Mere Christianity


C. S. Lewis

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Mere Christianity Study Guide

Welcome to the LitCharts study guide on C. S. Lewis's Mere Christianity. Created by the original team behind SparkNotes, LitCharts are the world's best literature guides.

Brief Biography of C. S. Lewis

C. S. Lewis was born and raised in Ireland. He attended Oxford University, where he distinguished himself as a scholar of English, Classics, and Philosophy. Lewis fought in World War I, and, partly as a result of the carnage he witnessed, he was an atheist for most of his twenties. For more than thirty years, Lewis taught at Oxford University. During this time, he converted to the Anglican Church, and became an articulate proponent of Christian values. Lewis’s love for Christianity, as well as his vast knowledge of mythology and linguistics, inspired him to write his most famous book, The Lion, the Witch, and the Wardrobe—the first volume of the Chronicles of Narnia—in 1949. Over the course of his life he wrote poetry, essays, literature, autobiography, fantasy, science fiction, and non-fiction works of academic criticism, philosophy, and Christian apologetics.
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Historical Context of Mere Christianity

Mere Christianity was first written during World War II, when Europe was engaged in a bloody war between the Allied Powers, including Britain and France, and the Axis Powers, including Germany and Italy. Lewis alludes to many of the worst atrocities of World War II, including the Holocaust—Germany’s notorious attempt to wipe out the Jewish people and other minorities, which resulted in the murder of more than six million people. Lewis also alludes to some important milestones in Western intellectual history, most notably Darwin’s theory of evolution, which revolutionized science and philosophy by portraying the history of the world as a constant, volatile process in which all creatures, including the human species, are gradually changing.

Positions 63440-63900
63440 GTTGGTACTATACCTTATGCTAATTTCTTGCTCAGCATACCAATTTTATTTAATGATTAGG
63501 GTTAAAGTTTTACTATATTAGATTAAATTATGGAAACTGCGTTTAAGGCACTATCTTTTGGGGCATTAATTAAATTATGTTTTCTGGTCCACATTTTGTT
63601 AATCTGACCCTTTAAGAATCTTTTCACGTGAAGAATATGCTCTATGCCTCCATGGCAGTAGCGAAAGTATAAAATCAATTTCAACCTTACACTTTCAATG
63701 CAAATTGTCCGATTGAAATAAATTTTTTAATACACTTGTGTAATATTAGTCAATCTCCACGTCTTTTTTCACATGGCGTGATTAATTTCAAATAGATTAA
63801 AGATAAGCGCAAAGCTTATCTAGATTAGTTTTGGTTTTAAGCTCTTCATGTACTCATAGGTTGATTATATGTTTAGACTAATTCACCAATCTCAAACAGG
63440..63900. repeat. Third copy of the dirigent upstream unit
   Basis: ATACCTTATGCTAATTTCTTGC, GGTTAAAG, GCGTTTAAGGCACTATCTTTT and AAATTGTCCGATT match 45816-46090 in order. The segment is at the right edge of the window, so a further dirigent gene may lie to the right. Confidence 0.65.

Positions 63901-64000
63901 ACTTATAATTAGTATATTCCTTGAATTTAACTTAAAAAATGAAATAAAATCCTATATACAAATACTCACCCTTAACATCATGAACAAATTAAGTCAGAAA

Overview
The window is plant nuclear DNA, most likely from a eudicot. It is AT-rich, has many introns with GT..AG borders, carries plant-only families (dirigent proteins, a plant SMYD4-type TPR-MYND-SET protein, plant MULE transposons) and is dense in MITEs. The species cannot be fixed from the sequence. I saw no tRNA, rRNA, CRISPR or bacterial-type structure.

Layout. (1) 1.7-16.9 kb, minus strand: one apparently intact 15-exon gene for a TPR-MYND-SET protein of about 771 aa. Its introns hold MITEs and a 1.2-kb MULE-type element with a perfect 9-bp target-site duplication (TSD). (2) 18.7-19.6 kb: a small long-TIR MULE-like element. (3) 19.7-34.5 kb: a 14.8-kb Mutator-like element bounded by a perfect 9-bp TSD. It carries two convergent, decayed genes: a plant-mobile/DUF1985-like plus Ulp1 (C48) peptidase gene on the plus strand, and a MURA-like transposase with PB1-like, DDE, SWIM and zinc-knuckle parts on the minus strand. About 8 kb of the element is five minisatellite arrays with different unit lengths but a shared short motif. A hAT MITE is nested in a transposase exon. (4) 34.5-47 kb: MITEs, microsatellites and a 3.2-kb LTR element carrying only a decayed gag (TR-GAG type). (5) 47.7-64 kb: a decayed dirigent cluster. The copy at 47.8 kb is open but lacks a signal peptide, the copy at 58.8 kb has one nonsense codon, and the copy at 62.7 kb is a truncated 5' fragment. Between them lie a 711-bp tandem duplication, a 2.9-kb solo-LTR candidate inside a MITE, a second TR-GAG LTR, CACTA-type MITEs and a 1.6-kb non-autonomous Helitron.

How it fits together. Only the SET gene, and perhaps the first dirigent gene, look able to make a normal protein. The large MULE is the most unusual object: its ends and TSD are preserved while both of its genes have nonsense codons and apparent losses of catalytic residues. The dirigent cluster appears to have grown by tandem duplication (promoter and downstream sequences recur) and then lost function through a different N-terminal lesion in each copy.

Other Books Related to Mere Christianity

The book takes inspiration from many famous Christian works of literature and philosophy. Two of the most notable are John Milton’s long poem Paradise Lost (1667), and Boethius’s The Consolation of Philosophy, which was written in the sixth century A.D. Milton’s poem tells the story of the fall of man, partly from the perspective of Satan. Milton’s portrayal of Satan as a “fallen angel”—that is, a being who has corrupted good into evil—had a major influence on the composition of Lewis’s book, particularly the first part. The late classical philosopher Boethius composed The Consolation of Philosophy in the weeks leading up to his execution for treason. While the book makes no specific references to Christ, Christian thinkers have celebrated Boethius for pioneering Christian theology. Boethius’s theory that an omnipotent God exists outside of time, and therefore sees humanity’s past, present, and future simultaneously, shows up in the fourth part of Mere Christianity, and appears in many of Lewis’s other books.
Key Facts about Mere Christianity
  • Full Title:Mere Christianity
  • When Written:Based on a series of radio broadcasts made between 1942 and 1944, published as a book in 1952.
  • Where Written:London and Oxford
  • When Published:1952
  • Genre:Christian apologetics, Non-fiction
  • Point of View:First person; the speaker is C. S. Lewis

Extra Credit for Mere Christianity

Famous fans.C. S. Lewis’s Chronicles of Narnia books are some of the most famous children’s novels of all time, and they’ve inspired some other classics of children’s literature. Lewis’s fans include J. K. Rowling, author of the Harry Potter books, Philip Pullman, authors of the His Dark Materials trilogy, and Lemony Snicket, author of A Series of Unfortunate Events. Pullman, an atheist, claims to despise Lewis’s Christian ideas, but has “boundless respect” for the Chronicles of Narnia.

Best buddies.Lewis was a popular professor at Oxford University, and had lots of good friends on the faculty. His closest friend, another expert in Classics and English literature, also penned a series of Christian-inspired fantasy novels for intelligent young readers. His name? J. R. R. Tolkien, author of the Lord of the Rings books!